About concept & functionality
My design tackles the main problem at NDSM: a lack of transparency and connectivity. This lack of transparency and connectivity means that people don’t know what’s happening behind the high brick walls surrounding the buildings. People living at NDSM are hardly aware of the blooming artist community at the Kunststad, artists don’t come out of the Kunststad and employees stay till 5pm and take the first ferry home. This lack of transparency means the idea of NDSM as a ‘broedplaats’ is not living up to its full potential.
There are three main groups of people living and working at NDSM, each with their own needs and each stuck in their own circle. The three groups are: - Employees of corporations (HEMA, Mtv, Red Bull) - Artists and designers - Inhabitants. There are so many opportunities for artists, inhabitants and employees to work together and come up with amazing things, but several key functions are missing. So: the ecosystem of NDSM is incomplete and not functioning as it should be.
After conversations with people from all over NDSM and the input they have given me, this is the list of what is needed at NDSM: - Employees: Green space, conference space - Artists: Exposition space - Inhabitants: Retail, catering, green space. From this list, I’ve decided to create conference space, exposition space, catering and green space. What is still missing, and this is my personal view on the ecosystem of NDSM, is a central ‘network’ place. A place where people from different backgrounds can meet up in an informal setting and exchange ideas. I believe that when activities become visible and relatable, interaction with those activities comes natural. Creating transparancy makes the entire area more accessible and approachable, for every group I have just defined. But also for tourists or people just visiting for a festival: when activities are showcased they become relatable and interesting. It gives the entire NDSM a stronger identity and people spending time at NDSM a stronger relationship with the area. More on functionality can be found here
What I’ve done is put the three functions in separate buildings in the park. The buildings are designed as one continuing snake, curving through the landscape. The snake intrigues me, because its skeleton is an extremely simple system, but yet the snake can take on almost any shape. In the design, the snake is defined by 1 spine, the power line of the design. Perpendicular to the spine are the ribs with a constant distance from each other, which define the landscape and the construction of the buildings. The snake is curving around the large sitting hill. Every building (or ‘body’) is positioned towards the sitting hill, making it the central point of the design. This is where most of the interaction will take place, as it is the place where the people from different backgrounds will come together and enjoy their lunch, have a discussion or just sit and relax. Transparency is provided by large openings between the constructive elements in the bodies. The sides are made of glass so even in the conference center, activities are visible.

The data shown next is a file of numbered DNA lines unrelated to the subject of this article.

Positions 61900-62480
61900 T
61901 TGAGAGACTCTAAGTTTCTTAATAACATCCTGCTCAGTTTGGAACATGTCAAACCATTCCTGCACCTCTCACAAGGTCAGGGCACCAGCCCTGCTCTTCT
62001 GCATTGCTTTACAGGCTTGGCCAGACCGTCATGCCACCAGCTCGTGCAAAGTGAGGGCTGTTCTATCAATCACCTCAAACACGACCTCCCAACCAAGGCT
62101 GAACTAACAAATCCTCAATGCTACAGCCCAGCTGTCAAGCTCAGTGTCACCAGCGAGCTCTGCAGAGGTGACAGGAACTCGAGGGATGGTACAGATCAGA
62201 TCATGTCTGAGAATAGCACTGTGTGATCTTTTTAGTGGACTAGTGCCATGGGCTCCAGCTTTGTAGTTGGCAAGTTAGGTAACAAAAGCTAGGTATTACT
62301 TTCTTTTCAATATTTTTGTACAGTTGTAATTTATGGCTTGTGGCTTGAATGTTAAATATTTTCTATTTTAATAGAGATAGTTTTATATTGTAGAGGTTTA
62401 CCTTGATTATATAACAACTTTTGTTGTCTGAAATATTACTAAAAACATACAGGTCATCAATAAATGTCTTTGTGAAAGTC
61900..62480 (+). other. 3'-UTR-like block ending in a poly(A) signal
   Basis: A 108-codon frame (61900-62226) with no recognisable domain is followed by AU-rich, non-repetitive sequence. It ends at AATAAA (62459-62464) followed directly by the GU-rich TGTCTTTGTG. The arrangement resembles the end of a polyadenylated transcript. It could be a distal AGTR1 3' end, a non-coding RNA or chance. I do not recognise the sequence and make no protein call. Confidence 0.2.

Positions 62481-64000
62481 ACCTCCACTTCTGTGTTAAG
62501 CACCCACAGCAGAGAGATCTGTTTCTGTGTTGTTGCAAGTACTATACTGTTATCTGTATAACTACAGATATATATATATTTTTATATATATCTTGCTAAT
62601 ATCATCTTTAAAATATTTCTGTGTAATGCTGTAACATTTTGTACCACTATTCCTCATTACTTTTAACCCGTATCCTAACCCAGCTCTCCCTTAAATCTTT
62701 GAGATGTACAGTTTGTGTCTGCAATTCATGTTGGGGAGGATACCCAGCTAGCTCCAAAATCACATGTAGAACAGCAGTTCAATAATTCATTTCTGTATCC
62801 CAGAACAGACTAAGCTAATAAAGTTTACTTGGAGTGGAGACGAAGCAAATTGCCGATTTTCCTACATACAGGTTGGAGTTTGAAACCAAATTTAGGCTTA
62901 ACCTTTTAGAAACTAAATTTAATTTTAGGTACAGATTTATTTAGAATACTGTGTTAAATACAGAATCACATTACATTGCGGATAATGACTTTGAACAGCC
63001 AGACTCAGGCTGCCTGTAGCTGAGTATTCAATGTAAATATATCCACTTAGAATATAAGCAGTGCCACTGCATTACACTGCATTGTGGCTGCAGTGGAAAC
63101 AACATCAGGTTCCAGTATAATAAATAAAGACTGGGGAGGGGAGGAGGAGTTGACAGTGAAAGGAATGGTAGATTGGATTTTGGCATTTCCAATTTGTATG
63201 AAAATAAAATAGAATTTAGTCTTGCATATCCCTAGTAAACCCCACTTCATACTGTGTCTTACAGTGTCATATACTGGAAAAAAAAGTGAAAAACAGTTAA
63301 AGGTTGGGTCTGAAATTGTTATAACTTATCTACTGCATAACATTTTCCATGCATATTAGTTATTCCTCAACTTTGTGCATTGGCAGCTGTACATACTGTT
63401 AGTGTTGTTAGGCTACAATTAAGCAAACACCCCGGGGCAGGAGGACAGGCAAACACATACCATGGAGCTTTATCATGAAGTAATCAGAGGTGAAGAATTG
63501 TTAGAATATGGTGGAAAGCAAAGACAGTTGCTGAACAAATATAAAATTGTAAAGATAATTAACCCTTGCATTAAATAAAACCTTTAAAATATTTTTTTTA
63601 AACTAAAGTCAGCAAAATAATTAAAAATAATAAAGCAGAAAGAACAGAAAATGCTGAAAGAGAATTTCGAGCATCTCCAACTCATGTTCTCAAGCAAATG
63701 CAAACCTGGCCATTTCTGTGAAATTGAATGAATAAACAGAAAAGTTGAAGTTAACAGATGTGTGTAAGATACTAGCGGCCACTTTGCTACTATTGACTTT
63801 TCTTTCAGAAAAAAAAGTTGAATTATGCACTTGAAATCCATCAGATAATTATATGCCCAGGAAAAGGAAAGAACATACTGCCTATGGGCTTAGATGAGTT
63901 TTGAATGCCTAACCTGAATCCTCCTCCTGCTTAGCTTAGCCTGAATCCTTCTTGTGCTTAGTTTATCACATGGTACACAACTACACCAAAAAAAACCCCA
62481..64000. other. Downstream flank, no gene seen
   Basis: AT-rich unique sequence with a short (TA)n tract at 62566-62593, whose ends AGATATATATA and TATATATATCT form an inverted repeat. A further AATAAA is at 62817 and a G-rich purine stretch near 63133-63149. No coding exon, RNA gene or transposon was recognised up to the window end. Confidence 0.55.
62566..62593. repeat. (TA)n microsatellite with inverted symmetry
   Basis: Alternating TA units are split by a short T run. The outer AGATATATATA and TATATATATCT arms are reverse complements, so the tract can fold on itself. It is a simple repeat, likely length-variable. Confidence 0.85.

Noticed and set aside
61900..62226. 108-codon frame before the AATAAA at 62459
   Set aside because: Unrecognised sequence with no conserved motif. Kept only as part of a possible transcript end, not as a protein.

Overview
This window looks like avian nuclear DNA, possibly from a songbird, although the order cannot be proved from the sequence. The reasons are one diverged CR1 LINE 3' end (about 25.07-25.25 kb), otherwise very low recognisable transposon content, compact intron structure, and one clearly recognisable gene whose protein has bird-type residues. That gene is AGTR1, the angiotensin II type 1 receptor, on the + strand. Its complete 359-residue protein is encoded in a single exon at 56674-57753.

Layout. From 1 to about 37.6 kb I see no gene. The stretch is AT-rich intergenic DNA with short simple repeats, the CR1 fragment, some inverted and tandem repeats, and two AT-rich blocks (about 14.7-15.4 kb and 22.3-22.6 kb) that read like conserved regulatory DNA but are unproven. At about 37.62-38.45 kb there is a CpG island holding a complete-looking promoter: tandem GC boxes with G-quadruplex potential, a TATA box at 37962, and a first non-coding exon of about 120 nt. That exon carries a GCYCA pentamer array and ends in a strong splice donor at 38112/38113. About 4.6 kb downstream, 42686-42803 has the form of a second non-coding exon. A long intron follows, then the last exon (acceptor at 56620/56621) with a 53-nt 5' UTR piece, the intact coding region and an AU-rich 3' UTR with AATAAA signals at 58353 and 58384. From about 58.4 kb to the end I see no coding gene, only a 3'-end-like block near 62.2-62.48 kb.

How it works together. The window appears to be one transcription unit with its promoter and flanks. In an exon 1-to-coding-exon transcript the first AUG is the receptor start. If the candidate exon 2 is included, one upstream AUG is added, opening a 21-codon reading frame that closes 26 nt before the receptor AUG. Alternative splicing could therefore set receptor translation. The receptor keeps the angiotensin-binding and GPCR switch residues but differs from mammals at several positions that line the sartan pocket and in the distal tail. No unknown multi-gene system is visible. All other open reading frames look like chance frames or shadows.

The landscape is also defined by the spine and its perpendicular ribs. The ribs form the landscape lines between which different patterns of stone and grass are laid. Additional secondary power lines are created to provide patterns for street lighting and extra borders for the stone and grass patterns. The landscape has two layers. The high layer is ‘my’ layer, it is defined by the powerline and the snake. The lower layer is part of the connection between this project and ‘De Markt’. This part is defined by some curves carving their way through the snake’s landscape. The two types are separated by wooden stairs (450 mm high). An interesting detail is the materialization of the powerline in the landscape. A small stream of water runs over the power line, slightly lowered in the landscape, in a spine-like pattern. Another detail are the street lights. The sleek cone-shaped wooden units stand like the tail of a rattle snake, with the very tip lighting up.
Key words for the complete design are ecosystem and connectivity. Everything in the design is connected to the snake, thus providing an extremely coherent design proposal. The entire landscape and buildings are all derived from the same grasshopper definition, with the starting point for all elements being the power line and the perpendicular ribs derived from the power line. The design is about connecting people and ideas, and is at the same time taking the word connectivity quite literal, generating an architectural coherence that will help people connect with each other. Because: It is obvious the entire design is designed as a whole, with NDSM as a whole in mind, thus making people feel like they are part of the whole of NDSM and not just their small circle.